Bank of America Corp (BAC) is the nation’s second largest bank by assets after JP Morgan Chase & Co. (JPM). BAC’s current franchise started as the old North Carolina National Bank which bought Bank of America in 1998, and retained the purchased bank’s name. Over the years, the new Bank of America bought FleetBoston Financial in 2004, credit card issuer MBNA in 2006, and then purchased mortgage company Countrywide Financial in 2008, and Merrill Lynch brokerage in 2009.
BAC stock was trading recently at a little over $6 per share. Its 52 week range is from $15.31 to $4.92, and its market capitalization is $62.1 billion. It pays a penny per quarter in dividends, for an annual yield of 0.7%. It has no P/E due to net losses.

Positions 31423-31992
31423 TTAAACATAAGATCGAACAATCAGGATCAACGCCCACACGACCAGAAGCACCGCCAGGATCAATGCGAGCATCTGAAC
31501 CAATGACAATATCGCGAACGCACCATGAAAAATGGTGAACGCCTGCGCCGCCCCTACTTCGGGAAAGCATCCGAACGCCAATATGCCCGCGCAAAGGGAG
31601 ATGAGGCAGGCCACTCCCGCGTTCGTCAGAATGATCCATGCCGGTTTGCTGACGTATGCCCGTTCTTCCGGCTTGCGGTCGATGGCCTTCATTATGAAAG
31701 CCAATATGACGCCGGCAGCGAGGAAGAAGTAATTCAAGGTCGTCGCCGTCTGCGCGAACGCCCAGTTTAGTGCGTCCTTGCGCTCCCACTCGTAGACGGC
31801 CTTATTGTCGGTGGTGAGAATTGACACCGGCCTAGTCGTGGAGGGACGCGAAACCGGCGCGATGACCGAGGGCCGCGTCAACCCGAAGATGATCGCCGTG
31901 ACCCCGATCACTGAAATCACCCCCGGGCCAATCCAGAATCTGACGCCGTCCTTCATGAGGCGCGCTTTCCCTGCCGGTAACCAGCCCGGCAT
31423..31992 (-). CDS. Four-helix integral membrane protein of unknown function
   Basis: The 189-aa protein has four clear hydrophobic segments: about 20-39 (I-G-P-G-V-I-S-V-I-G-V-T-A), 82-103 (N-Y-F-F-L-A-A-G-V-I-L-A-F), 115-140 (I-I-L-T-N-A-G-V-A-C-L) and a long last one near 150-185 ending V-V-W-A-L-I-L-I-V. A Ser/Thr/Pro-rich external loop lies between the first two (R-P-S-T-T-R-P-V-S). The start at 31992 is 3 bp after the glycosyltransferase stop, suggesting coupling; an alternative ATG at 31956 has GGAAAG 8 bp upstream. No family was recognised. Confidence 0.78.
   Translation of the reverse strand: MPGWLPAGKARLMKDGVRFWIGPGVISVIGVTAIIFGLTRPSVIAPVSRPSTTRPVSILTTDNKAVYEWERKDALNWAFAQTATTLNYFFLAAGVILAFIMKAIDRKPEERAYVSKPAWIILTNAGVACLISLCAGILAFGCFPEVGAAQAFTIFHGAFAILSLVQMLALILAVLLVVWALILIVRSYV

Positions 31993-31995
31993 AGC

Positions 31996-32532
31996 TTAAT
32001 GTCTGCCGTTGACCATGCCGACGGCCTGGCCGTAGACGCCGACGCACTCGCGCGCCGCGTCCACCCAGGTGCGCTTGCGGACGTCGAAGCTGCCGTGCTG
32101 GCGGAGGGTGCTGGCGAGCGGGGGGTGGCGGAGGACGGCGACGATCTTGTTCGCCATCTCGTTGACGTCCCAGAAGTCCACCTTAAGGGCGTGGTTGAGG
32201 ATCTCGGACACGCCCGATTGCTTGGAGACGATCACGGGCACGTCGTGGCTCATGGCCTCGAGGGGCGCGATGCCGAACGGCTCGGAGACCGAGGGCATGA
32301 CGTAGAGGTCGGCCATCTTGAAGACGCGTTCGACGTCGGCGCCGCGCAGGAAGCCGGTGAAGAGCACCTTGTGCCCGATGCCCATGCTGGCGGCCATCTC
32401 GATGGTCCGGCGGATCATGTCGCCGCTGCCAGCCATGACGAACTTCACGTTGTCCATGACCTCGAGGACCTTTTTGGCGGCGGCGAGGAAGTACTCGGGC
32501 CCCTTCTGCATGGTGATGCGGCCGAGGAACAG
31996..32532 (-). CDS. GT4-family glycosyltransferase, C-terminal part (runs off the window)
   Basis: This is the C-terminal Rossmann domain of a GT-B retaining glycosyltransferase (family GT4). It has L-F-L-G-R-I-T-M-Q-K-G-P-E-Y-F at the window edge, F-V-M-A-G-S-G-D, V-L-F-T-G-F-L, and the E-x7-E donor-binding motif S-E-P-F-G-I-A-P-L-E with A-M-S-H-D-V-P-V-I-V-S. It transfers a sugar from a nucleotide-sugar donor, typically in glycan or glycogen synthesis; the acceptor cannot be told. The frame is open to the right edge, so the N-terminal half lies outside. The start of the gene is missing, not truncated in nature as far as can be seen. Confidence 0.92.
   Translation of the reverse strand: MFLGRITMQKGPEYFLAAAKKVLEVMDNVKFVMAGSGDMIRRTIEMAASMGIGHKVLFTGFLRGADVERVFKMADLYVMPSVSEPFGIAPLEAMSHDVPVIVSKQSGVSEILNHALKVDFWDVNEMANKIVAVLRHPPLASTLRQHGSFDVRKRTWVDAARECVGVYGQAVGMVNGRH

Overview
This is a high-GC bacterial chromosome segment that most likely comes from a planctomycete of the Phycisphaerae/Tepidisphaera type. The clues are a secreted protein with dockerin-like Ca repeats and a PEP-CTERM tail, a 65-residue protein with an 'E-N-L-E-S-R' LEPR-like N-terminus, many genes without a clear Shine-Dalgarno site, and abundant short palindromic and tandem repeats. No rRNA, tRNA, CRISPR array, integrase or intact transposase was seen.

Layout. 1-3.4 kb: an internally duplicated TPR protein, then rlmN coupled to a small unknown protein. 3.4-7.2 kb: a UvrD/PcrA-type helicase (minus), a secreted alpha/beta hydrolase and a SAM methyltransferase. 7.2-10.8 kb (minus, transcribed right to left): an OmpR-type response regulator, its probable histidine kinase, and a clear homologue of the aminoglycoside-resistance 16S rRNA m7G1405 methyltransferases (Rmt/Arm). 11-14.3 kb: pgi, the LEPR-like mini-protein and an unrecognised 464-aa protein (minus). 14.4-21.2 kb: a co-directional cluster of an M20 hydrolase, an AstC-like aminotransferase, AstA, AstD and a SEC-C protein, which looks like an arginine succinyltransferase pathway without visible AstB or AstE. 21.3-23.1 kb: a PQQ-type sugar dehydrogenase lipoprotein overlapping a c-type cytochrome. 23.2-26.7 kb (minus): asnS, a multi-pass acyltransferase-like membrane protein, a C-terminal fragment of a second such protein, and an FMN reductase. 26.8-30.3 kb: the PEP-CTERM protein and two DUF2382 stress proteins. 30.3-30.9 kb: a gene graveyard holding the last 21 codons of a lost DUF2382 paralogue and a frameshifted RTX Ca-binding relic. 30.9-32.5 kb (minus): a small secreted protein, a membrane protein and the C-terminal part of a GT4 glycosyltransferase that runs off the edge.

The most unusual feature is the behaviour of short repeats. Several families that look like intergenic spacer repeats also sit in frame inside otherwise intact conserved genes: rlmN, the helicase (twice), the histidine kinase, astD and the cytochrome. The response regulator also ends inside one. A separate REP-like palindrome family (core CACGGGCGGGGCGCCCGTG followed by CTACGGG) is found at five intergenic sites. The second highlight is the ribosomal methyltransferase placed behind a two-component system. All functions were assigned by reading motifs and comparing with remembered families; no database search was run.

The first week of January, 2012, gives us a great idea of the psychology underlying BAC’s stock price. On January 5th, a rumor arose that the federal government is planning another mortgage assistance plan. On that same day, BOA stock rose 9% on the news. The White House, however, has repeatedly denied that rumor. Wall Street wants so much to believe in BAC, that it will grasp at non existent straws to bid up its stock price. Instead let’s deal with reality.
BAC stock sunk almost 60% during 2011. It does not know yet the true scope of its Countrywide debacle. It has shown no ability to obtain ongoing profitability. It has managed to enrage its actual and potential retail customers. Let’s look at these issues step by step.To continue reading, click here.